Unsung Hero: Ollie Mitchell works ‘established groove machine’ for history books

Wrecking Crew’s Ollie Mitchell kept big band alive.

In a 2008, critically acclaimed documentary about the Wrecking Crew, trumpeter Herb Alpert of the Tijuana Brass gave all thanks and praise to the 1960s-‘70s “established groove machine” for making him and other pop artists of the time sound good. He wasn’t alone. Everyone in the music and entertainment industry credited this group of talented L.A. session musicians for providing the soundtrack to all our lives, from the Beach Boys’ distinctive California surfer style to Phil Spector’s Wall of Sound, and all points in between.

The work of the Wrecking Crew can be heard on nearly every hit from that era, whether it’s the Bay City Rollers, Donny Osmond, and the Carpenters, or the Beatles, Four Tops, and the Fifth Dimension.

But for Wrecking Crew trumpeter (one of three used) Ollie Mitchell, it was all tedious, mass-manufactured work for good money, and little else. The big band maestro was used to workin’ the dance floor, playing for and groovin’ to big band names like Harry James and Duke Ellington, with some rock ‘n roll thrown in. The competitive L.A. scene didn’t speak to his easygoing, laid-back soul, so as soon as he could, he retired at 55, took his pension and took off for paradise (that would be Hawaii), to go back to his first love. That’s where you can find him today, living the “soft” easy life walking his dog, enjoying palm trees and beaches, loving his wife Nancy, and twice a month, playing in his own big band, the Olliephonic Horns, at the Blue Dragon (formerly Blue Dolphin) restaurant across from the Big Island’s Kawaihae Harbor, where they welcome devoted patrons and the occasional famous guest singer or musician.

Your father Harold “Pappy” Mitchell — a professional musician in 1940s Hollywood, who worked on the original Jazz Singer, the original King Kong, Gone With The Wind, MGM musicals — taught you the rudiments of trumpet-playing at age five. But what kind of music did you find yourself drawn to?

In junior high school, I played with the All-City Orchestra. And at the same time, I played with the high school dance band and the dance band was so much more fun. I never looked back at Symphonic or legitimate work, even though my dad trained me that way. But it’s all the same. It’s all music. It’s just as much fun to play with the big band as it is to play with the symphony — for me.

I’ve heard that big bands back then were like jazz-lite, the equivalent of easy listening jazz today.

Well, jazz is … that’s a tough word to talk about, ’cause that’s a word, my God, it means different things to different people. To me, it means instant composition. Good jazz is within a form, within a structure. It’s still free form. Good jazz to me is a guy making up, playin’ “A Train” and playin’ “A Train” his own way, but to the same changes. I’ve played in jazz bands, but I’m not a very good jazz player. And I started out to be a first trumpet player in a big band.

What about big bands in particular captivated you?

Just the spirit of that many people playin’ and swingin’ together, y’know?

Who were your musical influences growing up and why?

My dad would make me practice every day before I go to grammar school. By the time I’m in junior high school, I’m playing in the All-City Orchestra, and I was just playin’. So in junior high school, I discovered Basie, Jimmy Lunceford was my favorite then, and Goodman and the Dorsey Brothers, and Harry James was one of my idols along with Louis Armstrong and Dizzy Gillespie and Howard McGhee. And that’s been my whole life, I got to sit next to great jazz players like Pete and Conte Candoli, Don Fagerquist, Harry Edison and it’s hard for me to think of all —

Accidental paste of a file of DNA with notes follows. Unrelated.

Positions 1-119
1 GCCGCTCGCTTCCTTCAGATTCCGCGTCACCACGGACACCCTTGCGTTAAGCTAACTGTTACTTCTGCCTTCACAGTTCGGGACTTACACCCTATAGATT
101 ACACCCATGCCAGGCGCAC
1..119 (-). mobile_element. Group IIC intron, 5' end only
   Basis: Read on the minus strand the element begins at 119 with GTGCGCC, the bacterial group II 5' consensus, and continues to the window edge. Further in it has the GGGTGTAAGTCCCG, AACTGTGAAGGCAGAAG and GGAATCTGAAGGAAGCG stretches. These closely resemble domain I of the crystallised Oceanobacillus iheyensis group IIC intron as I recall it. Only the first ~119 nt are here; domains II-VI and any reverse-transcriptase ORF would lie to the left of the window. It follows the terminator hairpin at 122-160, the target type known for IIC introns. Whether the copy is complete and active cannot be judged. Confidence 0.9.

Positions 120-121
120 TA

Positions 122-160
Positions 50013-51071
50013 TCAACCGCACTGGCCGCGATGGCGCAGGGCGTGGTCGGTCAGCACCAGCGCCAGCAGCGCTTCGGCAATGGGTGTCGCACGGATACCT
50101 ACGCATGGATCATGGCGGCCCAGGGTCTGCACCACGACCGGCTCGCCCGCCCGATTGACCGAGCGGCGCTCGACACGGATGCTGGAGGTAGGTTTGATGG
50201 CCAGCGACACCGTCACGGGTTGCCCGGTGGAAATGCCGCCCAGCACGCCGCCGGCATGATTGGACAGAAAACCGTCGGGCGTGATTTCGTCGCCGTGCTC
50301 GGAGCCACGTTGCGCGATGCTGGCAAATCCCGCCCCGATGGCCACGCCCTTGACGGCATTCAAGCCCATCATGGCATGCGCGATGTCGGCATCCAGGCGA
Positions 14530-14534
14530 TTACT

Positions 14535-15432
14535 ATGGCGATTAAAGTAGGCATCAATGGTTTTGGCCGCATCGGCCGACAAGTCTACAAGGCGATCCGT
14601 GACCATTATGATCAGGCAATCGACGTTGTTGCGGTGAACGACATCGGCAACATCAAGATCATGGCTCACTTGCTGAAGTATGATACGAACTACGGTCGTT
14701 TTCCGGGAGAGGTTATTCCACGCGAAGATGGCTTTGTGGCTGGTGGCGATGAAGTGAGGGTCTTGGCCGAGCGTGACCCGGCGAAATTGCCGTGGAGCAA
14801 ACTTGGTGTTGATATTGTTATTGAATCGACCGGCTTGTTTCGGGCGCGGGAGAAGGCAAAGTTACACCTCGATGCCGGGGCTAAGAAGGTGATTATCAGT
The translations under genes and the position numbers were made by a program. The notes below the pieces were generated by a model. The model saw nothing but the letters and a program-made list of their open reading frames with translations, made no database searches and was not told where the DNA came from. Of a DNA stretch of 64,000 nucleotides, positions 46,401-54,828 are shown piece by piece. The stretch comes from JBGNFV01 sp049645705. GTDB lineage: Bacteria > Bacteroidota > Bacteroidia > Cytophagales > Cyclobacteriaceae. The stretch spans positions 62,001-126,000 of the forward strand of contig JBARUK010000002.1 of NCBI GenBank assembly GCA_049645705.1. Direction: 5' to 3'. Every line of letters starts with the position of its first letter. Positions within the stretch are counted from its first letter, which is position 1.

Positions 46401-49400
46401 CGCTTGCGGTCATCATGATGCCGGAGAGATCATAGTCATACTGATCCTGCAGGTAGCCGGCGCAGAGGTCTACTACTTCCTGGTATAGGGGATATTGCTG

Yeah, I know. Whenever I ask that question, musicians give me pages of names. Any current musicians you dig?

There’s a lot of good trumpet players now. Wayne Bergeron is real good. Rick Baptist is doing a real good job in Hollywood now. And golly, Chuck Findley’s always been one of my favorites. There are a couple other guys… Saunders, and I keep hearing young people just playin’ wonderful. Guy with me, David Clausnitzer, and he was smart, he got a Ph.d in soil ecology. He makes a real good living working for the government as a soil ecologist and gets to play, and he’s a real good jazz player and a good piano player. Because he plays the piano, he’s [good] with the changes and really knows that well on the trumpet. That’s something I don’t know, I just play, I never started trying to play jazz until I was 70. To me, it’s like dropping in the deep end of the pool and trying to get to the other side without drowning.

A lot of session musicians are jazz musicians first. Did the improvisational, collaborative, loose format of jazz help you guys more to do session work? What kind of person makes up a first-class studio musician? What qualities do you have to have to thrive in this kind of stressful environment?

You’re sayin’ jazz like that’s a certain type of musician. There is a jazz musician that doesn’t read. There weren’t any of those in the studio. You had to be able to sight read and play it perfect the first time, and make it feel good, and play it maybe 30 more times and make it feel good with the same sincerity. So that’s a totally different kind of training than to train to be a jazz player. Jazz players got bored. [It’s] 98 percent boring with 2 percent sheer panic, that’s what studio work is.

The Wrecking Crew wasn’t a group of people that called themselves that. It wasn’t a band. We were the ones that were on the most hit records. And the producers don’t know what they were doing, so “we’ll get this guy, this guy,” for the Elvis records, “These Boots Were Made For Walkin’,” and the Tijuana brass, and they got me doing anything that had trumpets on it and rock ‘n roll. Because it was hit music and hit music is what made the business happen, the whole business.